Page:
Youngstown council to vote on hiring firm for Covelli amphitheater

By David Skolnick


City council will vote Wednesday on having the board of control spend about $90,000 to hire a firm for design and engineering work on a proposed amphitheater at the Covelli Centre.

The $90,000 sought in the legislation is an estimate, said Mayor Charles Sammarone, who is sponsoring the ordinance.

“It could be less; it could be more,” he said.

If approved by council, the legislation authorizes the board of control to hire a consultant to design the outdoor facility and provide a cost estimate for the project.

Building an amphitheater would cost between $1 million and $1.7 million, city Finance Director David Bozanich said last week. The final estimate would be determined after the design and engineering work is done, he said.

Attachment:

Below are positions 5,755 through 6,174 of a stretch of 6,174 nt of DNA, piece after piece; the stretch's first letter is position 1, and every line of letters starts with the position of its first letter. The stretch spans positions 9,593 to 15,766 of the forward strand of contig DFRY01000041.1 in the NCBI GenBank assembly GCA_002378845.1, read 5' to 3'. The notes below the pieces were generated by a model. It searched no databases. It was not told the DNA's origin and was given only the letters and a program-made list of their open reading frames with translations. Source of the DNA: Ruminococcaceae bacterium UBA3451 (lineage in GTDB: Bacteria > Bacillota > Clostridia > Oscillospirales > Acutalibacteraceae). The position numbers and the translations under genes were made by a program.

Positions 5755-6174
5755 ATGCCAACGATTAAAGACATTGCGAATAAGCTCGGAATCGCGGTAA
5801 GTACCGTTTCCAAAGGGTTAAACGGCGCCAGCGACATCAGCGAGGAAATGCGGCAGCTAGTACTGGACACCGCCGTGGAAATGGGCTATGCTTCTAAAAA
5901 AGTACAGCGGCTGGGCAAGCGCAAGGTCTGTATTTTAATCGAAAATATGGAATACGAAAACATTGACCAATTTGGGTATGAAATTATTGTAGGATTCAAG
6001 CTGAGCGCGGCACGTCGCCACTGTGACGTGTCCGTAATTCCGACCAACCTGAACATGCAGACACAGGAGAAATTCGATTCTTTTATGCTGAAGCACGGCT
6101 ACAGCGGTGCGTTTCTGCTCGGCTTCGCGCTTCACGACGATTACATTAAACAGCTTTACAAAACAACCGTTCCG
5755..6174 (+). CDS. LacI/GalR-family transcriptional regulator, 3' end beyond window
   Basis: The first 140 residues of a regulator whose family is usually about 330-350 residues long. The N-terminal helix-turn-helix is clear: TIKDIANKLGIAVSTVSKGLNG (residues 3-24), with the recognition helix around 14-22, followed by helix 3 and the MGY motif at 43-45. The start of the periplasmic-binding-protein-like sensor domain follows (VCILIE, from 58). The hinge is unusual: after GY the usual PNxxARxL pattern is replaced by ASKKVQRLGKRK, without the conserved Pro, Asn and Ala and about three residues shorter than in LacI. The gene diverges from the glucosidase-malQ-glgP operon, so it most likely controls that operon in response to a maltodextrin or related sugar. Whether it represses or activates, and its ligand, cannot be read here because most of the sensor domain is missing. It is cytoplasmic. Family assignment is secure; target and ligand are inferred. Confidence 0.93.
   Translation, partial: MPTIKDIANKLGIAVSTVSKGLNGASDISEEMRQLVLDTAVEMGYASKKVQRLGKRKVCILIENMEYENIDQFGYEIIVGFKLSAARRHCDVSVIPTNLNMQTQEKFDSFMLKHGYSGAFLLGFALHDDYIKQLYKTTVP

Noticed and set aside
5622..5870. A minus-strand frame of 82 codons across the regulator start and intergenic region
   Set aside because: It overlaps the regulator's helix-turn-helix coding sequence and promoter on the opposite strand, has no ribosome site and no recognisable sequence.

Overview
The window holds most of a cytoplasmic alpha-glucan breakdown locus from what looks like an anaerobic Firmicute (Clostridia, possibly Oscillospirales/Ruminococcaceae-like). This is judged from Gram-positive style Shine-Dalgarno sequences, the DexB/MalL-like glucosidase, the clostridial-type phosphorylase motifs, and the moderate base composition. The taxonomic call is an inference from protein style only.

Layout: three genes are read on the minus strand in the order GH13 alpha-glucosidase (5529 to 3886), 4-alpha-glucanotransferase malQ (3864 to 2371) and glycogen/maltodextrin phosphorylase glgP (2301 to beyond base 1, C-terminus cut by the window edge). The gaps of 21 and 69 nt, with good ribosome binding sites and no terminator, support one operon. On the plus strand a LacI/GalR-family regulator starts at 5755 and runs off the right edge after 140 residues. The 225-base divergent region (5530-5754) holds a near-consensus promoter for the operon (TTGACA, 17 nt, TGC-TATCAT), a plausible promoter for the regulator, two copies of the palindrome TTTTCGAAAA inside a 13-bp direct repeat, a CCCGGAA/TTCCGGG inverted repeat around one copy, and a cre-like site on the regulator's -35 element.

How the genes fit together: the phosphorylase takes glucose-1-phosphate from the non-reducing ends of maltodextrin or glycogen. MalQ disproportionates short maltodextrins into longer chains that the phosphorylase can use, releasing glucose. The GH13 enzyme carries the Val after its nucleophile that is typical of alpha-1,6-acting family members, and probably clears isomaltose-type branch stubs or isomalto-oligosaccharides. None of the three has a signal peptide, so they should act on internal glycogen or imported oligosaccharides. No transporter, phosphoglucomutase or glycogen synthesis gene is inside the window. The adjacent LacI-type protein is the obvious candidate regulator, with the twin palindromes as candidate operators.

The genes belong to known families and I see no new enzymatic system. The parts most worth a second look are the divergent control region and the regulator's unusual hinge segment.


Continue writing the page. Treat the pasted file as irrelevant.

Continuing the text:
Hiring a consultant would most likely be up to Mayor-elect John McNally IV, who takes office Jan. 1.

McNally supports an amphitheater, but wants the city to focus on paying down the debt on the center.

The city borrowed $11.9 million in 2005 to pay its portion of constructing the $45 million center. The city has paid less than $900,000 toward the principal.

The amphitheater is needed to increase business at the indoor arena during the summer months, the slowest time of the year for the facility, Sammarone said.

If built, the amphitheater would be used about 25 times during the summer months. The center has about 100 events annually.

Also Wednesday, council will vote on paying the $50,000 deductible it has to its liability insurance provider, HCC Public Risk Claim Service, for a dismissed federal lawsuit filed by a former municipal court employee.

U.S. District Court Judge Benita Pearson dismissed the case in October filed in 2010 by Sheila Lawson, who was fired as Youngstown Municipal Court administrator in March 2009, four months after she was hired.

Lawson’s failed $2.2 million lawsuit contended the city fired her for racial discrimination and retaliation.

Judge Pearson dismissed the case after Lawson failed to appear for depositions in the case.

Lawson, a former four-year FBI agent, acted as her own attorney.

Don't Miss a Story

Sign up for our newsletter to receive daily news directly in your inbox.